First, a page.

|There's more than one way to do things|
Re: Nobody Expects the Agile Imposition (Part VI): Architectureby mr_mischief (Monsignor)
|on Feb 01, 2011 at 00:07 UTC||Need Help??|
Your thoughts about rewrites seem unorthodox to me. Let me clarify what I think of new projects, rewrites, and refactoring.
Subversion, git, and Mercurial are not rewrites of CVS. They are new projects with similar goals. If they had the exact same feature sets they'd be called clones. There's no rewriting at all. There's just a fresh writing.
A total rewrite is when you start writing the same project over from scratch. You throw your existing code base in the bin and plan to eventually ship a new version that started from different empty files. It probably won't pass the same external tests, and unit tests likely won't resemble the old ones. It likely uses an improved framework or a completely different one based on different concepts.
A partial rewrite is when you rewrite some portion -- a module, a source file, a few functions -- over from scratch. Most of the external tests will still work so long as you don't change too many features at the same time. Unit tests for the rewritten portions will likely need to change unless you carefully stick to the same API and internal interfaces as before.
Refactoring is when you clean up existing code and don't remove any code until you've got the replacement ready so it passes the same unit tests. You don't violate separation of concerns at all while refactoring. You just clean up what's there between change orders. The APIs between modules don't change. The internal interfaces stay the same except among very closely related functions or methods, and you end up with basically the same program. All external tests of the program pass without change. Most unit tests don't change, and the very few that do are just minor tweaks. The implementation is just clearer and maybe the execution path is shorter for the most common cases. Bugs probably don't even get fixed, although they are likely to be easier to notice by reasoning about the code. You're just cleaning the code, and you can generate a new ticket for the newly found bugs.
A change order is executed from any feature requests or bug tickets. This is when functionality changes without a rewrite. Let's talk about bugs first. Generally just enough lines are changed to fix behavior for a bug, and the code around it is only cleaned up at this point if necessary to make the bug fix manageable. The test changes for the bug are to test the fixed behavior and to test for the buggy behavior as well to see if it returns. This often means boundary checking or a little fuzzing.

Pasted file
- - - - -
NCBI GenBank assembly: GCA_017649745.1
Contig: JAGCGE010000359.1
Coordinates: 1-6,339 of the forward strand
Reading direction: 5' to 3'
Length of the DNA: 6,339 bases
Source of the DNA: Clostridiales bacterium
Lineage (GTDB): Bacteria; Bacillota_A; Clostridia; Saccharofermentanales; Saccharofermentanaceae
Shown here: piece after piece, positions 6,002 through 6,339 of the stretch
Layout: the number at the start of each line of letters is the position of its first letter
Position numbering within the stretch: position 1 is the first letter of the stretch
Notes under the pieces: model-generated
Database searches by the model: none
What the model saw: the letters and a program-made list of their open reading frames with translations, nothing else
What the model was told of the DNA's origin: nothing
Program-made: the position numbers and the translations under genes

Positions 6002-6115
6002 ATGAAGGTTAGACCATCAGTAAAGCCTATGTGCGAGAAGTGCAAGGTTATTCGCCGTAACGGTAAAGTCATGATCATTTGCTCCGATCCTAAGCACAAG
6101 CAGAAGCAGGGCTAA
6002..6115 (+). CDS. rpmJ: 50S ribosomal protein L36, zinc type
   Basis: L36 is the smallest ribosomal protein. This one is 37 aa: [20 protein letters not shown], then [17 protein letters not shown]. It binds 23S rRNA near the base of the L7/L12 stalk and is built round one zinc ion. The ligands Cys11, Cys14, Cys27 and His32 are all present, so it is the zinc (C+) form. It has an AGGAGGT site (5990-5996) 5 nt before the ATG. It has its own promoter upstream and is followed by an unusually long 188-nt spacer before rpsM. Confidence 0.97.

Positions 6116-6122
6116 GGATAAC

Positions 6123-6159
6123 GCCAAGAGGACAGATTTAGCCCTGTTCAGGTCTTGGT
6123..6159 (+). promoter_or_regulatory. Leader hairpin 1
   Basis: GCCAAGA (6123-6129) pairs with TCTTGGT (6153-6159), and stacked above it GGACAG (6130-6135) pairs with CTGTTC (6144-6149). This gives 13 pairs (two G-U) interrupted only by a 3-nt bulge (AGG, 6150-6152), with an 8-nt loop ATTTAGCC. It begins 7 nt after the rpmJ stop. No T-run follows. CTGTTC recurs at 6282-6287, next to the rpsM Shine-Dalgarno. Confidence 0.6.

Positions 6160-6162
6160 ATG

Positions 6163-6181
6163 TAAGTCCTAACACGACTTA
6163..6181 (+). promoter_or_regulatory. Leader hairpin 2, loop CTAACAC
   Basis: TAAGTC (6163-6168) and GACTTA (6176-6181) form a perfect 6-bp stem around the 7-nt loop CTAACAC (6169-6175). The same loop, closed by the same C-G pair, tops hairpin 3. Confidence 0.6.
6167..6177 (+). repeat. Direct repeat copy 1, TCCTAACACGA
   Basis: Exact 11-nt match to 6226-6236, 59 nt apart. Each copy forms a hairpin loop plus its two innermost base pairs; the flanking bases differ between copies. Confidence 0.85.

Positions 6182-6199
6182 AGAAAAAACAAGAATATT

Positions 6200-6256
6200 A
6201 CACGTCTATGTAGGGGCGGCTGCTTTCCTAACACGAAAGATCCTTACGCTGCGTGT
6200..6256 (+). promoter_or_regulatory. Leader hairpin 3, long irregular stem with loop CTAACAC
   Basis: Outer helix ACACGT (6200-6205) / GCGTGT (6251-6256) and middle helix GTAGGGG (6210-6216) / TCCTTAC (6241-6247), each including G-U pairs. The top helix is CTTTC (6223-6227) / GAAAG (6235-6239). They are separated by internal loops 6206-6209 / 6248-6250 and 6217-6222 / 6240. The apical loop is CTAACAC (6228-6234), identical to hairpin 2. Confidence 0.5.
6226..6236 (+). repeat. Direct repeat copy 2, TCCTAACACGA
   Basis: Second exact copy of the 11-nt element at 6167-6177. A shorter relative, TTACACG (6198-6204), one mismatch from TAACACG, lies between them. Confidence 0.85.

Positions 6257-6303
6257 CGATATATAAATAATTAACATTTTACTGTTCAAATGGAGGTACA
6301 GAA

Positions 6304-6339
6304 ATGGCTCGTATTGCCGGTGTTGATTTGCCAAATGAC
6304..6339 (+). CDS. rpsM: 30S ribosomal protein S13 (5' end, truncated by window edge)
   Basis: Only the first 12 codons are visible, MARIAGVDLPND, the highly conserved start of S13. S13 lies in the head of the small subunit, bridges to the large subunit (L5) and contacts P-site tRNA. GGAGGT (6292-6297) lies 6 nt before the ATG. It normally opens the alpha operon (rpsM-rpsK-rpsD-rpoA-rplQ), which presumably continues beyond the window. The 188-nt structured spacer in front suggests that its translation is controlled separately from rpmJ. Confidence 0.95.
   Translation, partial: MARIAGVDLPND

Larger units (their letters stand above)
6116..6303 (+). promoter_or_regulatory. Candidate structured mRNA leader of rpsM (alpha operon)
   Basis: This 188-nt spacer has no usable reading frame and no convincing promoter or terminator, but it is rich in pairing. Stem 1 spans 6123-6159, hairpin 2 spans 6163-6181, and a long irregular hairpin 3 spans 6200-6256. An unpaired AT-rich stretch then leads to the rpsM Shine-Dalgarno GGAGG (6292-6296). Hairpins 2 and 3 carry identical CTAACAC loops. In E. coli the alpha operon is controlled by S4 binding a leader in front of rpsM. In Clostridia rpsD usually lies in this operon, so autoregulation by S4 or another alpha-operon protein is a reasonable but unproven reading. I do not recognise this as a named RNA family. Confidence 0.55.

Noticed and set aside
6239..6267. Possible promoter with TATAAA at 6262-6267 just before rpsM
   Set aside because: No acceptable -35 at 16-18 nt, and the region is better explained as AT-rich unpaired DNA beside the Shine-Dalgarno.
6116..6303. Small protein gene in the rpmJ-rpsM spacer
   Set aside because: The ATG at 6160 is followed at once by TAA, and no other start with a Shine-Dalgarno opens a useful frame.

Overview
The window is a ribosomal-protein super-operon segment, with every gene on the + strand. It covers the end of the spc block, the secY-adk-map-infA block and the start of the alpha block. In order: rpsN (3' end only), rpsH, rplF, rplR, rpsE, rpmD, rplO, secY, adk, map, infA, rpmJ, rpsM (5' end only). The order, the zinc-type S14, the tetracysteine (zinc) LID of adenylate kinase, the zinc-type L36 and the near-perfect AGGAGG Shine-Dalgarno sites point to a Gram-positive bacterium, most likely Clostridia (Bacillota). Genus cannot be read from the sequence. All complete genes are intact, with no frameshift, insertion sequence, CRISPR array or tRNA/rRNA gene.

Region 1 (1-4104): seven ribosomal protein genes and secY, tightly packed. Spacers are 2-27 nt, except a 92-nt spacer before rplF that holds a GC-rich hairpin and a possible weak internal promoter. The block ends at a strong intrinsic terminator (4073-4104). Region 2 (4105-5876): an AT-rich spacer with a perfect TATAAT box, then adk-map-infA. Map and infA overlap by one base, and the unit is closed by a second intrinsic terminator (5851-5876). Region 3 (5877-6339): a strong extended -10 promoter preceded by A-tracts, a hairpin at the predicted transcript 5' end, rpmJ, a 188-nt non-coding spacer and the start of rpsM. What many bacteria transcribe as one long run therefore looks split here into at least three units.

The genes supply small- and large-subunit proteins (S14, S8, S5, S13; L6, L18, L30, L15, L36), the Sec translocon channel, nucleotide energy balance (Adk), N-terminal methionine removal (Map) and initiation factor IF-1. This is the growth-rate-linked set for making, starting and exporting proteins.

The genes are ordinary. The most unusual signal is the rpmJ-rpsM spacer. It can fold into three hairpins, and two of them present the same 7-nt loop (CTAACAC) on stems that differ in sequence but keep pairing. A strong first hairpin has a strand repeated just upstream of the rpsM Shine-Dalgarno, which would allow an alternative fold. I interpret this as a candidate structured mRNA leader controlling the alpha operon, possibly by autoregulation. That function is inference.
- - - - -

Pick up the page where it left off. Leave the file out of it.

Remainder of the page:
The feature request might be to add, change, or remove a feature. The amount of code change can vary. The only tests that should need to change are those relating to the feature itself in the external tests. The unit tests should change for any new or removed APIs and internal interfaces adjusted for the feature.
What I like to do with a project is to take all the bug-fix change orders and implement them. Then I validate against my tests. Then I refactor the whole program. Then I take the feature requests and apply those. Then I refactor the whole program again. Then, if necessary, I optimize. Then, if I can refactor the optimized code without killing the performance, I refactor again. Then the process starts over with new change orders. Does it always happen this way? Of course not. I'd like that, though.
If I took the project over from another team, I'd try to refactor it all up front before making any changes in functionality. Then I'd start with the above process.
This seems quite a bit different from the terminology you're using. I understand not throwing away an important code base. Saying that's what someone writing a new alternative to an unrelated project is doing doesn't seem quite accurate to me, though. Git and subversion are based on different ideas for accomplishing different but similar tasks compared to CVS for example. People wanting to rewrite CVS would be trying to end up with something that is CVS but with none of the original code. The other change tracking systems were written with something better than CVS in mind and didn't have any code already bugfixed and tested for their something better.